Q24            Sir Bernard Jenkin: For brevity’s sake, do the other two do the same?

Duncan Rudkin: We do the same in terms of production. It is important that having produced the standards, we find ways to engage with the profession around those standards, but on topics that are of lively interest to them from their point of view. There is a risk that regulatory standards sit on a shelf, so to speak, or on a website, and they can be quite difficult to engage with. We look for opportunities in current topics, where we know there are concerns among a profession about a particular issue. Covid is full of such issues. Those give us opportunities to have conversations with the profession, its leaders and representatives, as well as directly with individuals through our direct communications, to try to bring the standards to life on an ongoing basis, as Anthony said earlier.

Q25            Sir Bernard Jenkin: Ms Oliver, do you have anything to add?

Juliet Oliver: We do the same in terms of the production, engagement and development of standards, and having opportunities to communicate through a range of webinars, seminars and newsletters on topics.

I would add one thing on keeping the codes under review. As I mentioned, we have developed new standards that were introduced a year ago. We have committed to a five-year programme of evaluating how those new standards are working, the impact they have on the market and how they are working for the profession and the public. With help from external economic consultancies, we have developed metrics and indicators. We will be reviewing and reporting at one-year, three-year and five-year stages on the standards across the piece. It was an important part of the reform programme for us to have a formal way of evaluating the changes that we have made. That is what we are planning to do over the next period.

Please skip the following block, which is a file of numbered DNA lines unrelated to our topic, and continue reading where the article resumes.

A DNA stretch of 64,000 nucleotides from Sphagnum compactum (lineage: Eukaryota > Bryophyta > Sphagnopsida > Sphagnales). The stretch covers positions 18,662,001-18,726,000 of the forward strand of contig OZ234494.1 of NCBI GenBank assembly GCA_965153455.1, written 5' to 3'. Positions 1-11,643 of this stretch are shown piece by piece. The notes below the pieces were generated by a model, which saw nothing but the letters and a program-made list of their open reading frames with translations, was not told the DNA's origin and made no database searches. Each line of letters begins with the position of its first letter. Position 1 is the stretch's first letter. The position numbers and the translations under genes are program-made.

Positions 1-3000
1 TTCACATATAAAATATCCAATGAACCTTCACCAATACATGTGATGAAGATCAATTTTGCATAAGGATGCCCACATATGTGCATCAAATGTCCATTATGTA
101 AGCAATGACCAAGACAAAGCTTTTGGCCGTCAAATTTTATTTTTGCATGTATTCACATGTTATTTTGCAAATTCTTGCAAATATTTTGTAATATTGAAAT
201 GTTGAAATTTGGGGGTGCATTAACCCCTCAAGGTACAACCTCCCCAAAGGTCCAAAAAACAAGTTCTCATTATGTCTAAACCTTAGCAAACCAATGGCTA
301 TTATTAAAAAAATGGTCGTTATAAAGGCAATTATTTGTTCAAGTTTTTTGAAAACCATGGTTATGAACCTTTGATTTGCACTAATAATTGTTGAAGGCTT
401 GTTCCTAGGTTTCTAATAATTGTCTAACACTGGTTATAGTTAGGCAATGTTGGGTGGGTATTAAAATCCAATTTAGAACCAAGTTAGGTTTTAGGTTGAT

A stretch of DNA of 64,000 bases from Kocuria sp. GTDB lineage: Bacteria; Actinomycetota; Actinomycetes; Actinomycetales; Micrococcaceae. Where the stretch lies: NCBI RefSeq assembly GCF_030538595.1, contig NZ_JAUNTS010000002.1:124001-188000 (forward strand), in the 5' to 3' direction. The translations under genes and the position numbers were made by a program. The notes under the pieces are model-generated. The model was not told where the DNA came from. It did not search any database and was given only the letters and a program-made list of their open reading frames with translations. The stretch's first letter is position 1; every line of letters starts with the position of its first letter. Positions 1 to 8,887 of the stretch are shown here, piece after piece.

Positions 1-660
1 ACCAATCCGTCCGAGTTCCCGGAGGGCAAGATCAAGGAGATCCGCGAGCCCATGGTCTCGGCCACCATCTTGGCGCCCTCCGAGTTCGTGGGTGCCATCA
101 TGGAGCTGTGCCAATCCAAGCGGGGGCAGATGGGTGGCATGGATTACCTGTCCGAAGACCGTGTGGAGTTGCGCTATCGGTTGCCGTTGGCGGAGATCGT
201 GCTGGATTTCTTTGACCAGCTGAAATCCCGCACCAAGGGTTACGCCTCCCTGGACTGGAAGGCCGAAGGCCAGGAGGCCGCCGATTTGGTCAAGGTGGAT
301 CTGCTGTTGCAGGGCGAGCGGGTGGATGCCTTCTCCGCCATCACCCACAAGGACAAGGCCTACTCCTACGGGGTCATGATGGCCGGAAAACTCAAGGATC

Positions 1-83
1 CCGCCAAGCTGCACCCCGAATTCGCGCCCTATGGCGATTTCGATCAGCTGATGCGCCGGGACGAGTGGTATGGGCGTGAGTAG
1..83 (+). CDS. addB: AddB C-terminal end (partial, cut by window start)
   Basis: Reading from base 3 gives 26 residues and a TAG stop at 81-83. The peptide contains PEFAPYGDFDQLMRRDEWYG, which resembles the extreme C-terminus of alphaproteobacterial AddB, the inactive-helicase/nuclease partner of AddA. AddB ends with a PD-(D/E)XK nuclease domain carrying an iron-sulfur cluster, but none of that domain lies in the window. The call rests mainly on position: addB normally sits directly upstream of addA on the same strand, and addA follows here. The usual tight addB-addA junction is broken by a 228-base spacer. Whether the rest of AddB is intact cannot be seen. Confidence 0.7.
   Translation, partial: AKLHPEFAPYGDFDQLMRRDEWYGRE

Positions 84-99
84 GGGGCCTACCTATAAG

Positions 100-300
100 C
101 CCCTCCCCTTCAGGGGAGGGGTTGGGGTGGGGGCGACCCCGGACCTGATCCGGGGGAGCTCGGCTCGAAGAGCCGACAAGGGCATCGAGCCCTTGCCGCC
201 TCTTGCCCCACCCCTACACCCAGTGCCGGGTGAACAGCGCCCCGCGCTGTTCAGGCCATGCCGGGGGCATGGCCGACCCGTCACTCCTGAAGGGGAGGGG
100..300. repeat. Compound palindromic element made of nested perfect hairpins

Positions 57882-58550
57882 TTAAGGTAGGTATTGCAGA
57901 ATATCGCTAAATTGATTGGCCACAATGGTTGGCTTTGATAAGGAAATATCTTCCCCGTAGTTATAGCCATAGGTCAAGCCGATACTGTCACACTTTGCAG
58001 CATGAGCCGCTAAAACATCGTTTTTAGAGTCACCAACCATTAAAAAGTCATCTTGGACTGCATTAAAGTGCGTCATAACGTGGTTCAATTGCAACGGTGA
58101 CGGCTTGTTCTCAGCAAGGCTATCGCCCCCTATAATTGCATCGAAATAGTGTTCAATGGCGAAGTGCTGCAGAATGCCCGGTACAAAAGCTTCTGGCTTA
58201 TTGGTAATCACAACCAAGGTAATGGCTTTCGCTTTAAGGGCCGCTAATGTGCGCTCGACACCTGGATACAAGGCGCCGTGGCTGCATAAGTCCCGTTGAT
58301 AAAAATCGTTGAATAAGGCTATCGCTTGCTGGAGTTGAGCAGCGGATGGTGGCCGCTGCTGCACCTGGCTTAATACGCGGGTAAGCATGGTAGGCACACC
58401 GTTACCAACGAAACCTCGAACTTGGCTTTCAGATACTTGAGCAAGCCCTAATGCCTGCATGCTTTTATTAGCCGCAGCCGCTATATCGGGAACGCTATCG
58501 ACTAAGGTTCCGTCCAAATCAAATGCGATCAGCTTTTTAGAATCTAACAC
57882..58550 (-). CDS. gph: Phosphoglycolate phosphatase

Q26            Sir Bernard Jenkin: May I follow up with a rather wild supplementary? We are asking about your organisations, but what do you think about the way we do things? What do you observe about our system? You can be as outspoken as you like. We want your evidence and advice.

Duncan Rudkin: In a previous role many years ago, I worked in another health regulatory body. Many of its members, in a former era of professional regulation, were elected by the profession.

That was a very different kind of dynamic, as you can imagine.

I can empathise with the challenge of having different modes of accountability. Perhaps the most important is the democratic process, which is not part of the regulatory machinery that Juliet, Anthony and I have to manage. There certainly has been a challenge in the past with elections. The General Pharmaceutical Council came out of a period of change in health professions regulation, when the self-regulation of the profession through the professional body had run its course and a separate statutory body had to be created. We don’t have any particular prescriptions for you, but we certainly have some empathy.

Q27            Sir Bernard Jenkin: I will ask the other two to come in, but I just want to point out that we seem to be migrating towards a much more independent system that takes the MPs out of the equation. That was a demand from a lot of staff, who had no faith in the MPs’ regulating themselves. Is that a trend that you would encourage—an independent complaints system?

Juliet Oliver: I was just going to come in on that, because it has been a very important direction of travel for the SRA. We are part of the Law Society of England and Wales, but with the Legal Services Act they were required to create a functionally and operationally independent regulatory arm, so the SRA is in fact an independent board of the Law Society.

That independence, both in terms of the way in which we operate and the perception of us as being a professional regulator acting in the public interest, rather than part of the profession and the other representative roles that the Law Society carries out, has been incredibly important. That has been the direction of travel in the legal sector, and it goes back even further in the health sector. I certainly see that as an important direction. 

Q28            Sir Bernard Jenkin: What about the GMC?